Money purchase plan

(redirected from Individual Account Plans)

Money purchase plan

A defined benefit contribution plan in which the participant contributes some part and the firm contributes at the same or a different rate. Also called an individual account plan.

Money Purchase Plan

An employer-contribution retirement plan in which the employer is required to place a certain amount in the retirement account each year. Usually this is a certain percentage of the employee's wages or salary. The employer is required to contribute the agreed-upon amount regardless of how the company performs in a given year. This reduces the risk for the account holder, but increases the risk for the employer. It is also called an individual account plan.

money purchase plan

A defined-contribution pension plan in which the employer contributes a specified amount of cash rather than shares of stock or a percentage of profits.

Money purchase plan.

A money purchase plan is a defined contribution retirement plan that requires the employer to contribute a fixed percentage of each employee's salary every year the plan is in effect.

The contributions must be made regardless of how well the company does in a given year. In contrast, in profit-sharing plans, the employer's contribution is more flexible because it is based on annual profits.

However, some small-company employers or self-employed people create a paired plan that combines money purchase with profit sharing. Paired plans require them to add at least a minimum percentage of each employee's salary to the plan each year.

References in periodicals archive ?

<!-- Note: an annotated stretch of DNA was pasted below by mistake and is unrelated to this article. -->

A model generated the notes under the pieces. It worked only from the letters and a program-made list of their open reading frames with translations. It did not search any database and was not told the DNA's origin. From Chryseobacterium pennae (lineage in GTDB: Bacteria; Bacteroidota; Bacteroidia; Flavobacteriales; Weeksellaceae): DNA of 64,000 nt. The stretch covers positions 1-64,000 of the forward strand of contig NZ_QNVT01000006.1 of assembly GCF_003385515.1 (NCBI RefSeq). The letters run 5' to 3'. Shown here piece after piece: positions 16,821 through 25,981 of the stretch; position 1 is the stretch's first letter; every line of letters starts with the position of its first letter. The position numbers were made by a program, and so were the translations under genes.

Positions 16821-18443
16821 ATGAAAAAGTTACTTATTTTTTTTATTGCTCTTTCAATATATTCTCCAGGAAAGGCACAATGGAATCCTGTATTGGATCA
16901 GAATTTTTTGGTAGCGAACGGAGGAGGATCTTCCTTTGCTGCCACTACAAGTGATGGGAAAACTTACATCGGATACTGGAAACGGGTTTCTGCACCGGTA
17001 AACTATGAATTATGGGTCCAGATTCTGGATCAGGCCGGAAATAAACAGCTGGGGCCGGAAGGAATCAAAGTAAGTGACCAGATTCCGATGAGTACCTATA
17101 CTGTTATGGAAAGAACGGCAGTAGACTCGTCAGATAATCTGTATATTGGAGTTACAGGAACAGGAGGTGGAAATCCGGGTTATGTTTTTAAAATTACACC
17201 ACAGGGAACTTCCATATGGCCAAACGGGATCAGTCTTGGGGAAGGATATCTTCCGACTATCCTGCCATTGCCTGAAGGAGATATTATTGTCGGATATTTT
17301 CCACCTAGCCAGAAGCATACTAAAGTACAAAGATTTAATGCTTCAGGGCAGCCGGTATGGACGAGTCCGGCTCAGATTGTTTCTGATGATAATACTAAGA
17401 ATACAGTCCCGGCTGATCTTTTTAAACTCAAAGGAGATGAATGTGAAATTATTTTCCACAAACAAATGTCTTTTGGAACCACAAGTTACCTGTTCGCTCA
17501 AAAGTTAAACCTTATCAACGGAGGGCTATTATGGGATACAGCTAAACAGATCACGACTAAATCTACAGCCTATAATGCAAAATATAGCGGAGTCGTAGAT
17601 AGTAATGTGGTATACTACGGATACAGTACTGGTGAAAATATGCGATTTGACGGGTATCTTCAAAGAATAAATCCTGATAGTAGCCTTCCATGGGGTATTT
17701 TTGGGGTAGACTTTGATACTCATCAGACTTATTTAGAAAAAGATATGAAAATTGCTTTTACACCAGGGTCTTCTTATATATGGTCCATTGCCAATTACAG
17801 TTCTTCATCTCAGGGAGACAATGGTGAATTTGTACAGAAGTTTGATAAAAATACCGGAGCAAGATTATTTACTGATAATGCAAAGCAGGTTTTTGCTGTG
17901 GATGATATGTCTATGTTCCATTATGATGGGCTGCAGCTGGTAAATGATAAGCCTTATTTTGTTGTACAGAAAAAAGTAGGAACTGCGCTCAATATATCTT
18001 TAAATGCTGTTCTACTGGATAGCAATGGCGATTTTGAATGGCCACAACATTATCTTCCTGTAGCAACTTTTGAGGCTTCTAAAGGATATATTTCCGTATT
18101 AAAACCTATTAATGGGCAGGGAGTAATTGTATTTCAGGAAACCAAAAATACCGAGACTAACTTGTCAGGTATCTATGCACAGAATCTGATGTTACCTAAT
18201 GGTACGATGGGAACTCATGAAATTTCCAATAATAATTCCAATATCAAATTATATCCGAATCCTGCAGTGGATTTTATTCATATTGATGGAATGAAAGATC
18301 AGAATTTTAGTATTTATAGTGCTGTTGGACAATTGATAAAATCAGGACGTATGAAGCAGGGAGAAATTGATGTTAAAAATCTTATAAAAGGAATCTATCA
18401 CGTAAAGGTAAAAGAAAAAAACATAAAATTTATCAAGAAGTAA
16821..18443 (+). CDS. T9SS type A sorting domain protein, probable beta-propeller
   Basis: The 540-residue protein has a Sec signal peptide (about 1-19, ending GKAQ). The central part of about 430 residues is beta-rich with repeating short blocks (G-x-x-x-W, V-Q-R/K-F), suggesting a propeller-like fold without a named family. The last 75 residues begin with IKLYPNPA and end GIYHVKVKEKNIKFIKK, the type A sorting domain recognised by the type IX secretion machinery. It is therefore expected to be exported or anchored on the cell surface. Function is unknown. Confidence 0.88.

The study also notes that while the fraction of total assets is smaller in the individual account plans of those with lower net worth, lower income, and who are younger, these assets do comprise a significant portion of their total financial assets--more than one-third, in many cases.
404a-5 which addresses fiduciary requirements for disclosure in participant-directed individual account plans.
Effective in 2007, the PPA provides for a prohibited transaction exemption for certain investment advice to participants in individual account plans.
Effective 2007, the PPA provides for a prohibited transaction exemption for certain investment advice to participants in individual account plans.
The design features of voluntary individual account plans can affect whether individuals participate in the accounts and what retirement incomes they will receive.
The carve-out with transfers has the same effect on saving as the other individual account plans under conventional scoring rules, but a larger effect under the special scoring rule because the transfers crowd out additional on-budget spending.
That exception also imposed certain requirements for the purchase of "qualifying employer securities" (generally, the employer's common stock having the greatest voting power and dividend rights or, in certain cases, noncallable preferred stock convertible into common stock) by ESOPs, as well as by other individual account plans not designated as ESOPs, and on the "exempt loans" an ESOP might enter into to purchase qualifying employer securities.
403(b) plans are almost always run as participant directed individual account plans, and many of them choose to comply with ERISA section 404(c).
This exception also applies to other eligible individual account plans, as defined in ERISA, such as 401(k) plans.
Compliance with 404(c) is voluntary; to qualify for protection, individual account plans must give participants a broad range of investment alternatives and an opportunity to exercise control over some or all of the assets in their accounts.
411(d)-6T(19) addresses the participant notice requirement under ERISA Section 204(h), under which plan administrators must provide written notice to plan participants when future benefit accruals are reduced in defined benefit plans or individual account plans subject to the ERISA Section 302 funding requirements.

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